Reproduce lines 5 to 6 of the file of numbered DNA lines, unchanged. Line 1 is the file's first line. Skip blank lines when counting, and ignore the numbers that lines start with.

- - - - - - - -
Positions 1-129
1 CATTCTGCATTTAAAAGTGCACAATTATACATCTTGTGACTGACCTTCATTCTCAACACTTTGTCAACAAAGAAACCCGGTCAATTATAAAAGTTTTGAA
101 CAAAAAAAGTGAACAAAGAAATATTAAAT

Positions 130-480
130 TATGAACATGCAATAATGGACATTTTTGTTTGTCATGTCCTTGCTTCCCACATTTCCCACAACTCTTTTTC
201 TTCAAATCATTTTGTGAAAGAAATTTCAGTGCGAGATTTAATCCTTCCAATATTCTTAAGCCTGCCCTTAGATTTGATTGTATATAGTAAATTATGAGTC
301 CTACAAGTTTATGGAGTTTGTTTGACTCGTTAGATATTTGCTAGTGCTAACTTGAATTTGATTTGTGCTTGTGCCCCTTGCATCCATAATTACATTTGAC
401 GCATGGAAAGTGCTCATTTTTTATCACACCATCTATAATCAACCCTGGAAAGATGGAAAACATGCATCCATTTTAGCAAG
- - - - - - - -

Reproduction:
130 TATGAACATGCAATAATGGACATTTTTGTTTGTCATGTCCTTGCTTCCCACATTTCCCACAACTCTTTTTC
201 TTCAAATCATTTTGTGAAAGAAATTTCAGTGCGAGATTTAATCCTTCCAATATTCTTAAGCCTGCCCTTAGATTTGATTGTATATAGTAAATTATGAGTC